What is it about?
The butterfly effect is an important way for small-scale errors in any representation of the actual weather pattern to work their way to larger scales. But this does not mean that we need to be particularly concerned about initial small-scale errors when starting a computer aided forecast. This is because small-scale errors will develop quickly when errors on any spatial scale appear in our initial representation of the weather. In practice, small-percentage errors on scales with horizontal dimensions of hundreds of kilometers may be at least as important as 100% errors in our representation of small-scale motions.
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Why is it important?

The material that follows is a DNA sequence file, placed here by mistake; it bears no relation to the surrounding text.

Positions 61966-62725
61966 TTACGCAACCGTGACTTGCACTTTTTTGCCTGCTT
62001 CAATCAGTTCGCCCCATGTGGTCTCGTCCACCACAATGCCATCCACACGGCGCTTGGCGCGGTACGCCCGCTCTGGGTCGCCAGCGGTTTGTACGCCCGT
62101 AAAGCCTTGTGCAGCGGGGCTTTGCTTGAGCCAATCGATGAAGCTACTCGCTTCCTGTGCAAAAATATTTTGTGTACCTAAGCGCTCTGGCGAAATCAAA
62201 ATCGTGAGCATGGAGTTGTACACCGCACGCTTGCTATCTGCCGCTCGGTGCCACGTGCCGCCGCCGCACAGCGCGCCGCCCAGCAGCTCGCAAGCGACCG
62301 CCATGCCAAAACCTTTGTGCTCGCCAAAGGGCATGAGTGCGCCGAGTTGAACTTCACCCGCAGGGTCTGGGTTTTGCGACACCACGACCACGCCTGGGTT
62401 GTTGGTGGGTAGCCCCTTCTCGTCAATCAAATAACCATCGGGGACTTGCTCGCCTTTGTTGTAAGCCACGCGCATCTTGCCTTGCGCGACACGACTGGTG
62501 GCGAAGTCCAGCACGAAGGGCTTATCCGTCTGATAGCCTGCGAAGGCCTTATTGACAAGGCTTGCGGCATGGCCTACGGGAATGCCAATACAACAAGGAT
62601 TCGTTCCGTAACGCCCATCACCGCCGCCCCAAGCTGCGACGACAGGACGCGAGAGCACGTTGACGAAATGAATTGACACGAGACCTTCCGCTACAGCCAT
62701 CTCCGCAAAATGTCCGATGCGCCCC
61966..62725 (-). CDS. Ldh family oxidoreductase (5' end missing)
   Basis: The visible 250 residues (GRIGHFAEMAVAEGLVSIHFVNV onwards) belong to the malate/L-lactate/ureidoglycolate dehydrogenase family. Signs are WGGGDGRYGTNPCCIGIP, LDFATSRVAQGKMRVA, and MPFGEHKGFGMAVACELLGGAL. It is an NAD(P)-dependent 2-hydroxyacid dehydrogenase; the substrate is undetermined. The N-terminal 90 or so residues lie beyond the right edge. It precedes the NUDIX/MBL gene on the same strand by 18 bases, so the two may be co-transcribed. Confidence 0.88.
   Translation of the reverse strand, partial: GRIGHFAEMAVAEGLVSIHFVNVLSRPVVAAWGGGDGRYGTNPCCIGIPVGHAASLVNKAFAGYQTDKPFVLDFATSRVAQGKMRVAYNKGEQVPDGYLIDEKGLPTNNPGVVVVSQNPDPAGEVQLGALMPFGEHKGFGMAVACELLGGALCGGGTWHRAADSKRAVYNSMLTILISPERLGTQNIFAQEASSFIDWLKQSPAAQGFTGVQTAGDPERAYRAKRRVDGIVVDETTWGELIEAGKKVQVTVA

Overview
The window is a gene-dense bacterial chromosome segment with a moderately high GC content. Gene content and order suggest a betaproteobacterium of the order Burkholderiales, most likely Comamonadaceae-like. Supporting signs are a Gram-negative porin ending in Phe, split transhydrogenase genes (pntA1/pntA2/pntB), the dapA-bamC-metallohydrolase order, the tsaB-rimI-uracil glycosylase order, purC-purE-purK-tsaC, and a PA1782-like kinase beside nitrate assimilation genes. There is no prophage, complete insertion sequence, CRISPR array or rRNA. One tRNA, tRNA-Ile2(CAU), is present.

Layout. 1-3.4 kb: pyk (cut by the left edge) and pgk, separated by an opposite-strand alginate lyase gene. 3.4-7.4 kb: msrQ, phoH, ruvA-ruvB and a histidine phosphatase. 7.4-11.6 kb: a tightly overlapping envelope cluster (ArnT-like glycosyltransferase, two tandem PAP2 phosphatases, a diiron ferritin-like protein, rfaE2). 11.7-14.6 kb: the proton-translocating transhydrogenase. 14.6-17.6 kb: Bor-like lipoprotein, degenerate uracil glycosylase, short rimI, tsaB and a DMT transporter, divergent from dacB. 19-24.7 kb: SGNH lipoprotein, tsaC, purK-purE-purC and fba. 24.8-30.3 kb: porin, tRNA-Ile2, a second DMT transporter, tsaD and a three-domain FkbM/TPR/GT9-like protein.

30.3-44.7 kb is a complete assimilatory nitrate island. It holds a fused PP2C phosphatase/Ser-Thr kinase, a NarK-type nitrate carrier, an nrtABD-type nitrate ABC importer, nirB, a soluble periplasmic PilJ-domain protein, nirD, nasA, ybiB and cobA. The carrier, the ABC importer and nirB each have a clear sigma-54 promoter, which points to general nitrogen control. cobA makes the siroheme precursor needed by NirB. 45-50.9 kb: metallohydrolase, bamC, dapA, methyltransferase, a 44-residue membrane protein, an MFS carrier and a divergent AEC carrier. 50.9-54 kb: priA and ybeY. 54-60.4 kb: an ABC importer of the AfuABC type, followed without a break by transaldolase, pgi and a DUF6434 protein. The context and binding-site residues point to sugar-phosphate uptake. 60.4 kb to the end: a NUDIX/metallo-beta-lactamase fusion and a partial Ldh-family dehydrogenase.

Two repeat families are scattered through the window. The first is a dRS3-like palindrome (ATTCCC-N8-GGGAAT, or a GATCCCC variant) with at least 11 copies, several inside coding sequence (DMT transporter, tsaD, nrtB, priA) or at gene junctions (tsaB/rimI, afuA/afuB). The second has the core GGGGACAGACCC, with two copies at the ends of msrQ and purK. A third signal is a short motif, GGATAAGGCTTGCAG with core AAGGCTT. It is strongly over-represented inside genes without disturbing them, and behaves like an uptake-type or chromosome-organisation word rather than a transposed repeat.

We can't observe (accurately measure) circulations whose size is similar to butterfly wings or even skyscrapers, but this inability has no practical impact on the accuracy of our weather forecasts.
Read the Original
This page is a summary of: Atmospheric Predictability: Why Butterflies Are Not of Practical Importance, Journal of the Atmospheric Sciences, July 2014, American Meteorological Society, DOI: 10.1175/jas-d-14-0007.1.
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